prelates did not themselves use weapons, they were expected to supply and ordinarily to lead
large contingents of troops in the service of the king. Friedrich Prinz has, through careful
study of the Frankish legislation of the eighth and ninth centuries, reconstructed how this
happened. 22 Even before they seized the Frankish throne from the long-lived Merovingians in
751, Charles Martel’s two sons brought bishops and abbots within the ranks of the royal
armies and accommodated ecclesiastical law accordingly. In April 742 Carloman convened a
Concilium Germanicum over which St Boniface presided. While it interdicted the use of
weapons to the clergy, it specifically permitted chaplains to accompany the troops and one or
two bishops to accompany the leaders of campaigns. Now this innovation occurred at an
opportune moment when the old practice of once-in-a-lifetime confession, customarily made
toward the end of life, was giving way to the novelty of repeatable confession, which now
created the possibility and in fact the need for priests to shrive soldiers about to go into battle.
This legislation of 742 has been called the foundation charter of the military chaplaincy. 23
Priests, and bishops, were now needed close to the battlefield to minister to those ready to die.
The comparable council in Pepin’s part of the Frankish kingdom met at Soissons in 744. It
decreed only that abbates legitimi (i.e. ordained abbots, not lay abbots) were not to go to war.
The suspicion that bishops were deliberately passed over in silence and that ordained abbots
themselves could still go along on campaigns as non-combatants is confirmed by the
legislation of Pepin’s son Charlemagne (768-814). The Admonitio generalis of 789, the
21
Ibid., p. 21.
Friedrich Prinz, “King, Clergy and War at the Time of the Carolingians,” in Saints, Scholars and Heroes:
Studies in Medieval Culture in Honour of Charles W. Jones, ed. Margot King and Wesley Stevens (Collegeville,
MN, 1979), 2:301–29, and more comprehensively idem, Klerus und Krieg im frühen Mittelalter:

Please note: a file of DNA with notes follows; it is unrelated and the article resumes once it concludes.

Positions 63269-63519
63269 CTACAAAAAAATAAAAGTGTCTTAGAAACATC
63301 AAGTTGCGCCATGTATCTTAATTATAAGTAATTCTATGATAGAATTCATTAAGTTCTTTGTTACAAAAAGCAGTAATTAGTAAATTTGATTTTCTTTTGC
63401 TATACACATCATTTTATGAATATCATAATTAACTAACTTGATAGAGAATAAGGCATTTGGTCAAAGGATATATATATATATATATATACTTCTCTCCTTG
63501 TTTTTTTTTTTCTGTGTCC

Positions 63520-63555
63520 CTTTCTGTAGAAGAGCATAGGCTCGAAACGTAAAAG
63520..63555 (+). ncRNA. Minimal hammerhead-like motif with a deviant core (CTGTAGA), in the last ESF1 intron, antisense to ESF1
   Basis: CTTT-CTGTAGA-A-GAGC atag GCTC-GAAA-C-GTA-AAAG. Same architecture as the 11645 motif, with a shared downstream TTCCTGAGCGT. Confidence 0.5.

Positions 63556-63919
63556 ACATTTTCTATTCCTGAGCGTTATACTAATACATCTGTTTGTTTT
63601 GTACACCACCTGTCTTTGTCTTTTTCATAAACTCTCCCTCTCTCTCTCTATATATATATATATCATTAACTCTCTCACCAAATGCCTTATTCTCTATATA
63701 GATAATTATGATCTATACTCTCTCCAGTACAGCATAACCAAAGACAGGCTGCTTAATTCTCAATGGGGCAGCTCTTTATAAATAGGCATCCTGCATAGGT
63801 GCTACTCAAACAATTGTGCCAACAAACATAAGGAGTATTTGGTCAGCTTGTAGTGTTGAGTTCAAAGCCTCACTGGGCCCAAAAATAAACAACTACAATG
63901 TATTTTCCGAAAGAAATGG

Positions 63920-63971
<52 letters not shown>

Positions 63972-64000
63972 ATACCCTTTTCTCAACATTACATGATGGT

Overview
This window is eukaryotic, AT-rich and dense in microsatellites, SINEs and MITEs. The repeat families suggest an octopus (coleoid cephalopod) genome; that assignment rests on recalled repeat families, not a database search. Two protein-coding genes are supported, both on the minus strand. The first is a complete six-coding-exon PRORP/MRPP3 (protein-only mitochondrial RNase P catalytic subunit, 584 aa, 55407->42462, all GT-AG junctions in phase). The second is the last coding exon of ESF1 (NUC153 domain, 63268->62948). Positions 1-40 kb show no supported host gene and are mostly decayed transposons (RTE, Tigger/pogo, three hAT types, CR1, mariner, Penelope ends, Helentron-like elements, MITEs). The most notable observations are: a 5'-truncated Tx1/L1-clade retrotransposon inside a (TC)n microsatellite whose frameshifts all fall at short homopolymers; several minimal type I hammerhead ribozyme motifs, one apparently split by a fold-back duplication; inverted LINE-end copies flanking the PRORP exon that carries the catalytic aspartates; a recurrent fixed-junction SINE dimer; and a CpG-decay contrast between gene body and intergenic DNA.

Untersuchungen zur Rolle der Kirche beim Aufbau der Königsherrschaft, Monographien zur Geschichte des
Mittelalters 2 (Stuttgart, 1971).
23
David S. Bachrach, Religion and the Conduct of War c. 300-1215 (Woodbridge, 2003), pp. 39–46; idem, “The
Medieval Military Chaplain and His Duties,” in The Sword of the Lord: Military Chaplains from the First to the
Twenty-First Century, ed. Doris L. Bergen (Notre Dame, IN, 2004), pp. 69–88, at 75–76.
22
340
special capitulary for the missi dominici in 802, and some of the later legislation of his
successors all forbade priests and deacons to bear arms; they say nothing about bishops or
abbots. That this was calculated preterition, Prinz believes, is made quite clear by comparison
with parallel legislation on hunting, in which bishops and abbots continued to be explicitly
forbidden to engage. The ecclesiastical laws of the Carolingian empire thus ex silentio
exempted prelates from the traditional canonical ban on armsbearing. Whether the initiative
came from the crown or the clergy cannot be determined, although it is reasonable to suspect
the complicity of both. In any event, the implied modification in law here was not purely
ecclesiastical in origin or form. 24 (There was a curious contemporary parallel from AngloSaxon England, where the first archbishop of York and student of Bede, Egbert [735–766],
compiled “Excerpts from the Sayings and Canons of the Holy Fathers,” one of which was of
Roman provenance and stipulated that since clergy were forbidden to use arms or go to war,
priests and deacons who died in war or fighting were to be denied prayers and offerings, but
not Christian burial. Was the omission of bishops here inadvertent? 25).
After Charlemagne’s death, a reaction set in against such tendencies. Synods at Meaux
and Paris in June 845 and February 846, respectively, forbade arma militaria to “whoever are
seen to be of the clergy” on pain of degradation. A council at Ticino in 876 forbade all in holy
orders to carry arms on military expeditions, and another at Metz in 888 interdicted all
armsbearing to all clerics. Pope Nicholas I (858–867), the most decisive pope of the century,
actually forbade bishops to mount watch against pirates lest they become too involved in
secular matters. Although a later pope, John VIII (872–882), appealed to Charles the Bald and
his bishops for aid against the Saracens (implying thereby that bishops could legitimately
provide military aid), it was Nicholas’ letter and attitudes, rather than Pope John’s, that would
later be remembered in the twelfth century. 26
Curiously, this reaction occurred precisely at the moment when Europe was
experiencing a second wave if invasions from all directions at the hands of Norsemen,
Magyars, and Saracens from the late eighth century until well into the eleventh. Everywhere,
more prelates and clerics than ever before seem to have appeared on the battlefield and
participated in fighting. Nevertheless, the Church seems to have remained implacably hostile
to the shedding of blood, even by laymen, even in battle. In 923 the obligation to perform
penance was imposed on all the troops of King Charles the Simple and Count Robert of Paris
24
Duggan, Armsbearing, pp. 96–97.
Ibid., p. 95.
26
Ibid., p. 97.
25
341
who had participated in the battle of Soissons in June. And sometime after the battle of
Hastings (probably 1067), all who had killed, wounded, or even participated in that battle
were obliged to atone according to a tariff of penances evidently prescribed by the Norman
bishops and approved by the papal legate, Bishop Ermenfrid of Sion. This is the last known